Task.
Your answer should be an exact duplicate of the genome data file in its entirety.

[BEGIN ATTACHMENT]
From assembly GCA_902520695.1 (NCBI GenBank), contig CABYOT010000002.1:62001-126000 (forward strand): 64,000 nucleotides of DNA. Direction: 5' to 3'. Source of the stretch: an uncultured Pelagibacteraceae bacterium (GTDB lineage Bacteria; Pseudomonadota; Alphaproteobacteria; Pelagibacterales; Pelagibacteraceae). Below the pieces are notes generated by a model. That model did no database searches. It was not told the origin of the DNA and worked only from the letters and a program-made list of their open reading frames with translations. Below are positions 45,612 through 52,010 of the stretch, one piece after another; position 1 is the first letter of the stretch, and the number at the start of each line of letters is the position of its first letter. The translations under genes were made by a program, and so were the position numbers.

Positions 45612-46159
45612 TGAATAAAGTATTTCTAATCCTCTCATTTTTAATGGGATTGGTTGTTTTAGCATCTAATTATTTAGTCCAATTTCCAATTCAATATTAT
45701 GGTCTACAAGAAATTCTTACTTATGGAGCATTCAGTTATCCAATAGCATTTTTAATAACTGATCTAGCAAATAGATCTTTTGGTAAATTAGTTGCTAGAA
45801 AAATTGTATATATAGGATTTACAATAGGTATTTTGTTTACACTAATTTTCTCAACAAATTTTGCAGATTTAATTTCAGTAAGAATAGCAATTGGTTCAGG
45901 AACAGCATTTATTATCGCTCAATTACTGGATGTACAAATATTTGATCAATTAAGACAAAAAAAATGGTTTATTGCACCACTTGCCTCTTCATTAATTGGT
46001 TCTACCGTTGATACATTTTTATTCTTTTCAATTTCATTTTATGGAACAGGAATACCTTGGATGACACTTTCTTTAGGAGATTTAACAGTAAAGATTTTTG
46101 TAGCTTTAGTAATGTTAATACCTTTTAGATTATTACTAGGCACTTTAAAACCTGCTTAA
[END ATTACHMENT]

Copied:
From assembly GCA_902520695.1 (NCBI GenBank), contig CABYOT010000002.1:62001-126000 (forward strand): 64,000 nucleotides of DNA. Direction: 5' to 3'. Source of the stretch: an uncultured Pelagibacteraceae bacterium (GTDB lineage Bacteria; Pseudomonadota; Alphaproteobacteria; Pelagibacterales; Pelagibacteraceae). Below the pieces are notes generated by a model. That model did no database searches. It was not told the origin of the DNA and worked only from the letters and a program-made list of their open reading frames with translations. Below are positions 45,612 through 52,010 of the stretch, one piece after another; position 1 is the first letter of the stretch, and the number at the start of each line of letters is the position of its first letter. The translations under genes were made by a program, and so were the position numbers.

Positions 45612-46159
45612 TGAATAAAGTATTTCTAATCCTCTCATTTTTAATGGGATTGGTTGTTTTAGCATCTAATTATTTAGTCCAATTTCCAATTCAATATTAT
45701 GGTCTACAAGAAATTCTTACTTATGGAGCATTCAGTTATCCAATAGCATTTTTAATAACTGATCTAGCAAATAGATCTTTTGGTAAATTAGTTGCTAGAA
45801 AAATTGTATATATAGGATTTACAATAGGTATTTTGTTTACACTAATTTTCTCAACAAATTTTGCAGATTTAATTTCAGTAAGAATAGCAATTGGTTCAGG
45901 AACAGCATTTATTATCGCTCAATTACTGGATGTACAAATATTTGATCAATTAAGACAAAAAAAATGGTTTATTGCACCACTTGCCTCTTCATTAATTGGT
46001 TCTACCGTTGATACATTTTTATTCTTTTCAATTTCATTTTATGGAACAGGAATACCTTGGATGACACTTTCTTTAGGAGATTTAACAGTAAAGATTTTTG
46101 TAGCTTTAGTAATGTTAATACCTTTTAGATTATTACTAGGCACTTTAAAACCTGCTTAA